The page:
ICS Magazine

Anchors Away and Other Paths to Disaster

January 15, 2004


A few months back, we discussed some pitfalls encountered during the course of a seemingly normal workday. The article was titled "When Good Jobs Go Bad." Many of the incidents alluded to in that particular article were unavoidable and could happen to the most diligent cleaner. In keeping with that theme, let's examine some other problems that can be avoided with a little forethought and common sense, beginning with a hard-learned lesson taught to us last month.

My company booked an appointment with the captain of a yacht docked at a marina approximately 45 miles away. The man had been referred to us, so we agreed to make the trip. Being a certified landlubber, I can't tell you how large this ship was. Suffice it to say, it was large and expensive. This floating castle was replete with a huge galley, four or five bedrooms below deck, an expansive dining area and so on. The bridge looked like something out of a "Star Trek" episode. Though we were able to park the van at dock's end, I still needed to run almost 200 feet of hose to the boat.

The carpeting was milk-white and heavily soiled. After spending nearly three hours on it, we had everything looking about as good as it could. The captain was thrilled and promised to call us again next fall. As we started to tear down, I stood a wand, which was now back on the dock, against the boat. Remember, I'm an admitted landlubber, and I didn't think for a minute about the possibility that this beast of a vessel, floating in the water, might at any time shift.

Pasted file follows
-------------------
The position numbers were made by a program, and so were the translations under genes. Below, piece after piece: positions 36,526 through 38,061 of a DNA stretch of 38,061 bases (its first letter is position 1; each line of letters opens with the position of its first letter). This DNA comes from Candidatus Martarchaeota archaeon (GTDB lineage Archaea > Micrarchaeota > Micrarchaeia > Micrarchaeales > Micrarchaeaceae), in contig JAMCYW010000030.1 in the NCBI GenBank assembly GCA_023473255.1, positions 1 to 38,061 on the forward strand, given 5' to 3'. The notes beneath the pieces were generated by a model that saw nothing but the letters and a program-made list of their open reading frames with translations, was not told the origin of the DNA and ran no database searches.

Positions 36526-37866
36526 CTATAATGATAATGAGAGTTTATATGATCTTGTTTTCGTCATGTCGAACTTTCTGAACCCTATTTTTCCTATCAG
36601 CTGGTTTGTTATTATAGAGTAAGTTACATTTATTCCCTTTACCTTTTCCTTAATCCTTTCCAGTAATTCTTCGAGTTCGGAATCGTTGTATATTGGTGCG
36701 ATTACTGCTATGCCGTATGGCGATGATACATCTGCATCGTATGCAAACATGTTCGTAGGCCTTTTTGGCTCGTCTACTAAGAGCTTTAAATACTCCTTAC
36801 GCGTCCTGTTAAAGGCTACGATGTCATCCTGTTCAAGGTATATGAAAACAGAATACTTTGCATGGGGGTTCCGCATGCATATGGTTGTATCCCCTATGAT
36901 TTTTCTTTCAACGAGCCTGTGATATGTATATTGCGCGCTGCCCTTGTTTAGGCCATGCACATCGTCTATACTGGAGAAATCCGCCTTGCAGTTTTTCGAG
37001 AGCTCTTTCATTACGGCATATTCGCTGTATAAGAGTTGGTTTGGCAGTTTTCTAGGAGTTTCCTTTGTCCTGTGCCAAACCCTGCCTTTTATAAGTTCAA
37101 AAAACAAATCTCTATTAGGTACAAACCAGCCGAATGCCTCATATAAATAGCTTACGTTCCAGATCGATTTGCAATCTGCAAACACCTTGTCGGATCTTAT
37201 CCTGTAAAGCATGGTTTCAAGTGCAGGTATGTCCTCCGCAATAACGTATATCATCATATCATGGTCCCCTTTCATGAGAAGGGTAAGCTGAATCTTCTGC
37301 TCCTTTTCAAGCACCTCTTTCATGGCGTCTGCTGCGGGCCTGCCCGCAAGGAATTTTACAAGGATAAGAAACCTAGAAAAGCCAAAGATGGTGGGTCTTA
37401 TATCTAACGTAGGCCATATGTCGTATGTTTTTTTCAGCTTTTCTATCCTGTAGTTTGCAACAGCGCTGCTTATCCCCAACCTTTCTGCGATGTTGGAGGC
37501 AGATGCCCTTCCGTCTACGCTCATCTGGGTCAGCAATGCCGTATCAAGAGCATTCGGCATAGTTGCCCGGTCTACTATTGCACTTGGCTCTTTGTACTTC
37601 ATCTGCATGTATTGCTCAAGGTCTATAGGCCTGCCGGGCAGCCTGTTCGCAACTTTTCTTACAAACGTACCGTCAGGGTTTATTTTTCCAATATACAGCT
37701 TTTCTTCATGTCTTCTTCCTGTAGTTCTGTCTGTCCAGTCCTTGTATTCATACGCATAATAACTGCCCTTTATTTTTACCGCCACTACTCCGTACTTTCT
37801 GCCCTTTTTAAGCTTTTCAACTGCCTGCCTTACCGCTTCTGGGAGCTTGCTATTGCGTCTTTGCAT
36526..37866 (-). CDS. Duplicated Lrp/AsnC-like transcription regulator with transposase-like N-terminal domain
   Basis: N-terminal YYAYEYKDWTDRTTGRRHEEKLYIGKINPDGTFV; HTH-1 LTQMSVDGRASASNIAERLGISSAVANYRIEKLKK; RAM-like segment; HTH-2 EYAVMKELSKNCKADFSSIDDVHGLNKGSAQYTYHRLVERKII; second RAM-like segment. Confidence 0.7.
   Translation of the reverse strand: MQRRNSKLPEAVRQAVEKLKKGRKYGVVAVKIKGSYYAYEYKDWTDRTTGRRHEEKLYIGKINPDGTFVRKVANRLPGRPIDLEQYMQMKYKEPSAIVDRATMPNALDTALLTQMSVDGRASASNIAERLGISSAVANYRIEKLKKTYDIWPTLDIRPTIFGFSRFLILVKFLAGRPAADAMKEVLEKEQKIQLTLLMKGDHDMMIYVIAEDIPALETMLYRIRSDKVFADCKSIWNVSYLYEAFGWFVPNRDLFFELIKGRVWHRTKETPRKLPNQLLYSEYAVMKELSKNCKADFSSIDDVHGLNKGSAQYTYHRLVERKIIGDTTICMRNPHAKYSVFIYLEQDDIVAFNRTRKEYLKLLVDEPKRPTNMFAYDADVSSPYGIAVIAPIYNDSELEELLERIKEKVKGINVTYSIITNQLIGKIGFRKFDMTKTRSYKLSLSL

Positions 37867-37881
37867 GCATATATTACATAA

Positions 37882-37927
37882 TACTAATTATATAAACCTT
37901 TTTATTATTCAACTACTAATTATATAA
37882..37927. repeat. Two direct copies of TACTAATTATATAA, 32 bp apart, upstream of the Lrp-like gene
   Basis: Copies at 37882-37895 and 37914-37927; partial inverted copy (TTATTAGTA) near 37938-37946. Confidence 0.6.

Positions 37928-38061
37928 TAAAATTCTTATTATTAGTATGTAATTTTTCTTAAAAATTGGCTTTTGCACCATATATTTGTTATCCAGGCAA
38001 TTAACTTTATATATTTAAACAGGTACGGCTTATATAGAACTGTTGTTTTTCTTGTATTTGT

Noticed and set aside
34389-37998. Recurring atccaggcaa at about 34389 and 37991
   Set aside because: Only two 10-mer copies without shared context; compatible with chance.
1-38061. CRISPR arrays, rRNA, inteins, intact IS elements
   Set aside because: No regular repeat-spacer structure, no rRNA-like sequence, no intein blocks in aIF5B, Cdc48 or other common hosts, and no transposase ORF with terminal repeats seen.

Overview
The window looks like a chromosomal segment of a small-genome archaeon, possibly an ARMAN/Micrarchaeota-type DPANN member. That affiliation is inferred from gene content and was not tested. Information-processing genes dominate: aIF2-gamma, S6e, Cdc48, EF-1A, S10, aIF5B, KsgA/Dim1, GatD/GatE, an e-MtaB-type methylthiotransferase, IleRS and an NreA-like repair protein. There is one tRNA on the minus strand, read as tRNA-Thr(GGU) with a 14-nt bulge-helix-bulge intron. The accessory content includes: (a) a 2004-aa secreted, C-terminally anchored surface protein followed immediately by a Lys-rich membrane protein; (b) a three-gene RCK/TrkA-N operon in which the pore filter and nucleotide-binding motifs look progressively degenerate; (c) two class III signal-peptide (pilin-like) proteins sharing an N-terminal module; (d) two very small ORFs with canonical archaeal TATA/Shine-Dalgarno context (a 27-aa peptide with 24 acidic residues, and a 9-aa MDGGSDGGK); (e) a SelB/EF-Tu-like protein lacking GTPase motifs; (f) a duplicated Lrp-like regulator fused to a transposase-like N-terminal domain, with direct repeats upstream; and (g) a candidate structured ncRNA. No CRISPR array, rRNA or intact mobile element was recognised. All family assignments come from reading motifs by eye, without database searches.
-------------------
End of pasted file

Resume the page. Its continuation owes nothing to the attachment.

I heard my tech yell, "The wand!" coupled with a modest kerplunk. I now know the distinctive sound made by a 3-jet, double-bend, stainless $400 wand taking an unplanned swim, sinking like a lead weight right to the bottom of the bay. Twenty feet to the bottom, to be exact. I had to obtain the name of a local diver who came by that same day and retrieved it for us. Well, retrieved it for $100, to be exact. A careless mistake that cost us both time and money.

While this particular situation will most likely never happen to anyone reading this, there are some things you need to exercise care and caution with daily. Don't learn the hard way.

Do you stand your cleaning tools up against a house or inner wall? If so, don't! Always lay your tools down. Many years ago a helper of mine left a wand standing up against a living room wall. In passing I happened to notice the vacuum hose rub up against the wand, causing it to fall. I grabbed it just in time as it was on a one-way collision course with an antique grandfather clock! Had I not been there, it would have been a disaster.

When you've finished that flight of stairs, do you leave your stair tool (and possibly brushes) on the steps? The last thing you need is to have the client, or her children, thinking "all clear" and running down those same stairs. It's an accident (and subsequent lawsuit) waiting to happen. Always remove your tools and put them back in the van.

When running a PTO unit, make sure your exhaust is pointed away from any flower beds. I took out a whole section of pachysandra once, something the client (who, luckily, I can still count as one) still doesn't let me forget.

In short, perfect, well-executed and profitable jobs on beautiful sunny days can turn into nightmares without a little care and caution on your part.